• Sat
  • Dec 20, 2014
  • Updated: 9:41pm

Why a recession would be good for China

To stem the ills from rapid growth, Beijing should raise utility tariffs, credit costs and the yuan's exchange rate

PUBLISHED : Friday, 24 January, 2014, 10:51am
UPDATED : Saturday, 25 January, 2014, 3:21am

China’s economic growth slowed in the final three months of last year to 7.7 per cent, the weakest quarter since 2009, but still way too fast to allow for the restructuring that the country urgently needs.

Slowing growth has clearly worried global markets, but as a private investor – and a loyal Chinese citizen – I pray for an even bigger fall.

It is no secret that China’s high growth in the past three decades has been spurred by aggressive fiscal and monetary stimulus, as well as higher productivity.

China’s bank credit has expanded at a compound annual rate of 18 per cent, and money supply at 21 per cent over the last 27 years.

Such rapid growth has allowed a large array of ills to sprout up alongside – environmental degradation, resource depletion, income inequality and runaway government debt. All these ills are interlinked, and they are becoming unbearable.

So how would I like the economy to change?

I’d like the government to liberalise the prices of at least three things: utilities, credit and the currency.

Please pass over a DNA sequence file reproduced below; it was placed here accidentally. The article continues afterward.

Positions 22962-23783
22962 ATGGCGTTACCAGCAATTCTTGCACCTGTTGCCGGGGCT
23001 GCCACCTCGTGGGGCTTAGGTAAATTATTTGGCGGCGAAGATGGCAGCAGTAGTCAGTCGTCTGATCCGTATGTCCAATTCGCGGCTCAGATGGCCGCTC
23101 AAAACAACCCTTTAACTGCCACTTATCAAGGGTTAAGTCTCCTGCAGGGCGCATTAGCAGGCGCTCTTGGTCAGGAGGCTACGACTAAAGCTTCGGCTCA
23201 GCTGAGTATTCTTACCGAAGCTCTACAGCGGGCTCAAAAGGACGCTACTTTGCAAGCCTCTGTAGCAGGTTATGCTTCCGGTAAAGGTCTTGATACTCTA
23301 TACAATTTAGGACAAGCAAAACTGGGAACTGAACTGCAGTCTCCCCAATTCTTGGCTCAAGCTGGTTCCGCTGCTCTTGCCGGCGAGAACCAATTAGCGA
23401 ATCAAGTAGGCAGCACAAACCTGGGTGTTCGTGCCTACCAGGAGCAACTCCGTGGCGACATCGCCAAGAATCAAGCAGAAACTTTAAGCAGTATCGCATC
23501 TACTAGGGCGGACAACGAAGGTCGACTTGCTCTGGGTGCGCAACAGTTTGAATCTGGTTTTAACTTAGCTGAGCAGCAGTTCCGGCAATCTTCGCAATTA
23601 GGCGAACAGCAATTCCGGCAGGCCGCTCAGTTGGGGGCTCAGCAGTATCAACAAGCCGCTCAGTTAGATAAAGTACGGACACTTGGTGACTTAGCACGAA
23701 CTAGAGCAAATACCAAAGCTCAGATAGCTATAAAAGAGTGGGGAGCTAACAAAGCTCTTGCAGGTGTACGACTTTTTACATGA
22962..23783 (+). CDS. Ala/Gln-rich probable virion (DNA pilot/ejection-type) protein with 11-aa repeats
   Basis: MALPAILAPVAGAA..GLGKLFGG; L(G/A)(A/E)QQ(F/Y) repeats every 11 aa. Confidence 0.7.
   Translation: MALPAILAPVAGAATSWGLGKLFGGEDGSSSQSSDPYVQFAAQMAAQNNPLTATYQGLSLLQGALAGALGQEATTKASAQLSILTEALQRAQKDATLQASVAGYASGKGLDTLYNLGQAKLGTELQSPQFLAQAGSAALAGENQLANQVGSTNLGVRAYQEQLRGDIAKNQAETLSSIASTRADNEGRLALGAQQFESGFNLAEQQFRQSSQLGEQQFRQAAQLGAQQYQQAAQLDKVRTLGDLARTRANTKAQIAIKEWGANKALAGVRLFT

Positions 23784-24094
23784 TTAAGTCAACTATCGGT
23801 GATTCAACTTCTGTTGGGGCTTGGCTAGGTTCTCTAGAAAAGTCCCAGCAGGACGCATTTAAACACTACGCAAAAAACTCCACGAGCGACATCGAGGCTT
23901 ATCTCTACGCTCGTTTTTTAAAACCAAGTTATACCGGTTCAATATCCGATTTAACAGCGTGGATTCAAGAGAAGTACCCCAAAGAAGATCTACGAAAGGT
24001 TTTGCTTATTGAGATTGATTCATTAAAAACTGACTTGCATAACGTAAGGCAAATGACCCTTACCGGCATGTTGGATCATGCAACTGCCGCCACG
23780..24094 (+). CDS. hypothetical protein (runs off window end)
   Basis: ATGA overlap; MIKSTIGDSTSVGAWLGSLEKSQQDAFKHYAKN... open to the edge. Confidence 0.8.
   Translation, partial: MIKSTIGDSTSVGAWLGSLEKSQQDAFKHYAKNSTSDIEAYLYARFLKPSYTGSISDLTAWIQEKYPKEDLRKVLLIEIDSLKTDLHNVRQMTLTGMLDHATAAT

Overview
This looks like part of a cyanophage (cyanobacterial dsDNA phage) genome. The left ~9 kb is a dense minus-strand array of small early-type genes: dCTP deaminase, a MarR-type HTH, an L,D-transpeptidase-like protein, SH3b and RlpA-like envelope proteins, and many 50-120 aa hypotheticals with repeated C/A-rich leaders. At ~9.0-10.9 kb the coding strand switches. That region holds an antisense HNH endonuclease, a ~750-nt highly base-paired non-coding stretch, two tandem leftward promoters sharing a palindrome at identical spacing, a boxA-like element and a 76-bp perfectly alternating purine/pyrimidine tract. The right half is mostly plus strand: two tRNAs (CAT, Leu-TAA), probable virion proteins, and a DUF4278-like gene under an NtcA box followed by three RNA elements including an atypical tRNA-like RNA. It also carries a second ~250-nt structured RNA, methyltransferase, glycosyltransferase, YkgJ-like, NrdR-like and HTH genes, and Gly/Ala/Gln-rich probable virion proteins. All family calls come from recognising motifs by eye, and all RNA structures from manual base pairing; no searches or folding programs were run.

I want to see tariffs on water, gas and electricity rise substantially — by as much as two to three times immediately, if possible.

You may think that is being too aggressive. I’m not.

I want to see tariffs on water, gas and electricity rise substantially — by as much as two to three times immediately, if possible

In the past decade, or two or three, the prices of utilities have lagged far behind inflation, and this has led to huge amounts of waste, pollution and depletion of resources.

Despite condemnation by the government and the public, most of the heavy polluters continue to operate because they extract “environmental dividends” from the planet without paying an adequate price.

If, as I hope, many big polluters were shut down, that would be a welcome change – despite the economic recession that such action would likely contribute to.

Second, in most of the past 35 years, China’s interest rates on bank deposits have not reflected the sacrifice of the savers who are delaying consumption. And, indeed, interest on those deposits has been below the inflation rate.

That rip-off has led to huge and persistent subsidies to business. They get low interest rates on loans and consequently low hurdle rates for returns on investments. That has artificially boosted economic activity for too long.

Finally, whatever your school of thought, the clearest test of a currency’s fair exchange rate has to be its trade balances in the medium and long term.

The fact that China has run a trade surplus of large magnitude in the past two decades proves the point that its currency is undervalued.